- The Washington Times - Wednesday, April 10, 2002

The deaths of 13 Israeli soldiers yesterday, the biggest blow to one of the world's most admired and feared armies in its latest West Bank incursions, raise serious questions about its tactics and capabilities.
The Israeli army, which has 163,500 officers on active duty and 425,000 reservists, is used to fighting asymmetrical war. The Israelis are equipped with the likes of modern tanks and F-15 and F-16 aircraft, while the Palestinians have only explosives and small arms.
Israel undoubtedly remains the superior military power in the Middle East, but the incident in the Jenin refugee camp shows that overconfidence can lead to mistakes and an inability to recognize the enemy's improving capabilities.
"The Israeli army is supercompetent and has all the advantages in the world, but they just blew it," said Edward Atkensen, senior associate at the Center for Strategic and International Studies.
The reservist soldiers, some of whom were just recently called up and injected into the Jenin arena, fell victim to a coordinated ambush by Palestinian fighters, including a suicide bomber, said Gen. Ron Kitrey, an army spokesman.
"They should not have exposed themselves to such trickery," he said. "They were surprised the Palestinians have been so professional and have clearly demonstrated capabilities that the Israelis would not have attributed to them. They need to redo their tactics."
"It was obviously a military failure it was a clever ambush, and they moved right into it," said Jim Colbert of the Jewish Institute for National Security Affairs in Washington.
As part of its latest operations against the Palestinians, Israel is mobilizing thousands of reservists but is far from calling up its entire force.
The last time the country put all its men in uniform was in 1973, when Egypt and Syria surprised Israel in an armored blitz on its borders.
But for the first time in 20 years, the army is calling up entire units, knocking on doors at night and plucking men from their jobs and families to scour Palestinian cities for militants and weapons.
Mr. Colbert said Israel "can mobilize all its reserves" but needs to "win quickly" if it does not want its economy destroyed because all men 18 to 40 will be in uniform.
Amir Oren, a military analyst who writes for Jerusalem's Ha'aretz newspaper, said the army does not like mobilizing reserves, mainly because their high wages drain the military budget.
Under law, the army must pay each reservist the same salary he would have received from his civilian employer during the time served.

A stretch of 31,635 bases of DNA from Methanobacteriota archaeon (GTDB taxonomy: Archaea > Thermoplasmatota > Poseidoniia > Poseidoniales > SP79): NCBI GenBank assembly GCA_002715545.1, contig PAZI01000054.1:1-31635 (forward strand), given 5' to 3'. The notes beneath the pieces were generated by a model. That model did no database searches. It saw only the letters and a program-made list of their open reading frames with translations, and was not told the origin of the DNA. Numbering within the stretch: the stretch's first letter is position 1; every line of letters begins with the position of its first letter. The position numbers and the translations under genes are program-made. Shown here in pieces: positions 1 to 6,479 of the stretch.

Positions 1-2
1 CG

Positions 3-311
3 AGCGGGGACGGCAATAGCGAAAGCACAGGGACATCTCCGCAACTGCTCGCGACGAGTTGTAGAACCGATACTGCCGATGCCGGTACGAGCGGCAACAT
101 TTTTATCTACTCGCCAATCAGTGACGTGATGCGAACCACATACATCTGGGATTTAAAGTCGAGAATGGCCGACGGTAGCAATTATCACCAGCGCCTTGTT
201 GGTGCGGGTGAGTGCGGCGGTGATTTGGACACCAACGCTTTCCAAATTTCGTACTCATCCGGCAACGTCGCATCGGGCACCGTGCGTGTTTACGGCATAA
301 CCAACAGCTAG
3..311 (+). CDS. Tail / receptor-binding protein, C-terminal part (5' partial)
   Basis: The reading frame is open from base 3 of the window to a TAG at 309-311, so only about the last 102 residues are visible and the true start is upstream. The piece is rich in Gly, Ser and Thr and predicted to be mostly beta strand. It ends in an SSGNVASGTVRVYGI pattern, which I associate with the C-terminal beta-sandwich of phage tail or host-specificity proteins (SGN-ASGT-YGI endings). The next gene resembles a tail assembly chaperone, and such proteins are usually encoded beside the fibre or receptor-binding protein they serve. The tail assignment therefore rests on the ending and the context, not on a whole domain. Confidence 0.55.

"This comes out to a great deal of money, which the army would rather spend on other items, such as military hardware," he said.
Israel's "tiny" $9 billion defense budget for 2001 is a major concern because it takes up a "high percent of the gross national product," Mr. Colbert said. But the silver lining, he said, is that the limited resources have forced Israel to produce cheap and effective military systems, which have done well on the world market.
Some analysts are upbeat about Israel's capabilities and argue that they surpass those of the United States in the region. Washington's annual military aid to Israel is more than $3 billion.
"The Israelis are not depending on us to come rescue them," Kenneth Brower, an independent military consultant, told the Newhouse News Service. "We have to be realistic. We are the world's superpower in some respects, but we don't have a big capability in the Middle East, and the Israelis know that."
In February, Palestinians renewed debate about their own capabilities when they launched two Qassam-2 rockets from the Gaza Strip into Israel. These crudely built rockets have an estimated range of only five miles, but their 20-pound warheads pose a threat greater than any previous Palestinian projectile weapon.
The State Department called these rockets "deeply troubling" and urged Palestinian leader Yasser Arafat to end their use.
The Islamic group Hamas says it is developing longer-range Qassam-3 and Qassam-4 rockets that will carry larger warheads.
The Israeli military has been criticized for focusing on conventional land battles and not adapting quickly enough to face new threats.
Mr. Colbert said Israel should be prepared for "every contingency" it is believed to have about 200 nuclear warheads but that it made sense for conventional warfare to remain a top priority.

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